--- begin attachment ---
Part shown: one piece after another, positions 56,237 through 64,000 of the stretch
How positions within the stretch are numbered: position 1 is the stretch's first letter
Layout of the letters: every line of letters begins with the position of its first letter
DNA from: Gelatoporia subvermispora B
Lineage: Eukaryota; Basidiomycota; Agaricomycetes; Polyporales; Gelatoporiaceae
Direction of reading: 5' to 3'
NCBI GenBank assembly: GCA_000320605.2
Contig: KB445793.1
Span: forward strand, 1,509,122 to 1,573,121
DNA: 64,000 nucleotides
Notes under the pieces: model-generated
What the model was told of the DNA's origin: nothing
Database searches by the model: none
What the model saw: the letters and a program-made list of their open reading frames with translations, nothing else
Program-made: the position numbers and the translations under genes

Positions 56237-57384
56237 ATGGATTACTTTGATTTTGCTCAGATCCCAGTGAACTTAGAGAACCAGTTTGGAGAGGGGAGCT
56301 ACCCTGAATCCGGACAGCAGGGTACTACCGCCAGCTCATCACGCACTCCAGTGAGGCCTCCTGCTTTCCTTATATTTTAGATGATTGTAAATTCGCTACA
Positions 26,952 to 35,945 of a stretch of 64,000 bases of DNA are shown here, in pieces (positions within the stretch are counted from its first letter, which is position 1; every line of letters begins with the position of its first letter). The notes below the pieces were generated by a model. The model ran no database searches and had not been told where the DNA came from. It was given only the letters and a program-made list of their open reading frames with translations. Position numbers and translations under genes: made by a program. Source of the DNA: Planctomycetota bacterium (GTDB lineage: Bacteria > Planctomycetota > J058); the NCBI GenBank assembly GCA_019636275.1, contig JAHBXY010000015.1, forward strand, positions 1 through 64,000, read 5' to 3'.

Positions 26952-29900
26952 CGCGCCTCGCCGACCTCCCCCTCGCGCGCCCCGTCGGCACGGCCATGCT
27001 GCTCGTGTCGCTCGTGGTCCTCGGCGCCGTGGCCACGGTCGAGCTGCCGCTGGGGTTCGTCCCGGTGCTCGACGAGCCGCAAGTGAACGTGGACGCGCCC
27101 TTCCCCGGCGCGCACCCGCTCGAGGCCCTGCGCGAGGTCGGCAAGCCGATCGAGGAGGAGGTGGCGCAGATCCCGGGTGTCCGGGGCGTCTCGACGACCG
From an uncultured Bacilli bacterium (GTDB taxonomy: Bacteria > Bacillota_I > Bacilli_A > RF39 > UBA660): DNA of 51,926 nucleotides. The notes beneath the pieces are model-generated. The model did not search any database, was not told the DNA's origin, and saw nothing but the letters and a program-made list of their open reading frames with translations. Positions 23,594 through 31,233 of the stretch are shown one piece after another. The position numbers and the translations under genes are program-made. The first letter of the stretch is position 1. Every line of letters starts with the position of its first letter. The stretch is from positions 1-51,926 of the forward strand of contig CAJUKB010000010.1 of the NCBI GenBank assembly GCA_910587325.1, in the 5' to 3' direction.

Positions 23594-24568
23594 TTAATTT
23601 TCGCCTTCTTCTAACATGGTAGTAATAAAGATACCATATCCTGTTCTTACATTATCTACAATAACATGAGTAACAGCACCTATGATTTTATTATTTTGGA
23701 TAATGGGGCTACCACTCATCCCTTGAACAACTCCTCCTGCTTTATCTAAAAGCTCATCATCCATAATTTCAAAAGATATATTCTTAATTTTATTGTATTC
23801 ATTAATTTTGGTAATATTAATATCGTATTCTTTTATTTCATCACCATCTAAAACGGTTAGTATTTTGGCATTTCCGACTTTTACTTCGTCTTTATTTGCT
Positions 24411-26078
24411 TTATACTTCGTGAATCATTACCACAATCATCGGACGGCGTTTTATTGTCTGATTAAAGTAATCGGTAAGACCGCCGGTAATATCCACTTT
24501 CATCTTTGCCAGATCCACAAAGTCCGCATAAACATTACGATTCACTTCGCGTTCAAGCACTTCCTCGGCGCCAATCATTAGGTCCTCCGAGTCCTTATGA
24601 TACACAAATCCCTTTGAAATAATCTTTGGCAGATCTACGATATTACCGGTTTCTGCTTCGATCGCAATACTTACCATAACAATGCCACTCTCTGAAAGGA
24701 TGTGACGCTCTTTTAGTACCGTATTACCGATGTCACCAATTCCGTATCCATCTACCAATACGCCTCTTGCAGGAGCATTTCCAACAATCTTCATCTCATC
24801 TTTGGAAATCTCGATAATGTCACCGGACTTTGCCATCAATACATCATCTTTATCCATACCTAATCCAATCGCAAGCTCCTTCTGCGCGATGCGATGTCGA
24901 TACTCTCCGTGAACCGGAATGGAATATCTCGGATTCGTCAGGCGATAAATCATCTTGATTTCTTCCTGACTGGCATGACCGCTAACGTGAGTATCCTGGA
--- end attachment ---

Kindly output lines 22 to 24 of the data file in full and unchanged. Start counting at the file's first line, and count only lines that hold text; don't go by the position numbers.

27001 GCTCGTGTCGCTCGTGGTCCTCGGCGCCGTGGCCACGGTCGAGCTGCCGCTGGGGTTCGTCCCGGTGCTCGACGAGCCGCAAGTGAACGTGGACGCGCCC
27101 TTCCCCGGCGCGCACCCGCTCGAGGCCCTGCGCGAGGTCGGCAAGCCGATCGAGGAGGAGGTGGCGCAGATCCCGGGTGTCCGGGGCGTCTCGACGACCG
From an uncultured Bacilli bacterium (GTDB taxonomy: Bacteria > Bacillota_I > Bacilli_A > RF39 > UBA660): DNA of 51,926 nucleotides. The notes beneath the pieces are model-generated. The model did not search any database, was not told the DNA's origin, and saw nothing but the letters and a program-made list of their open reading frames with translations. Positions 23,594 through 31,233 of the stretch are shown one piece after another. The position numbers and the translations under genes are program-made. The first letter of the stretch is position 1. Every line of letters starts with the position of its first letter. The stretch is from positions 1-51,926 of the forward strand of contig CAJUKB010000010.1 of the NCBI GenBank assembly GCA_910587325.1, in the 5' to 3' direction.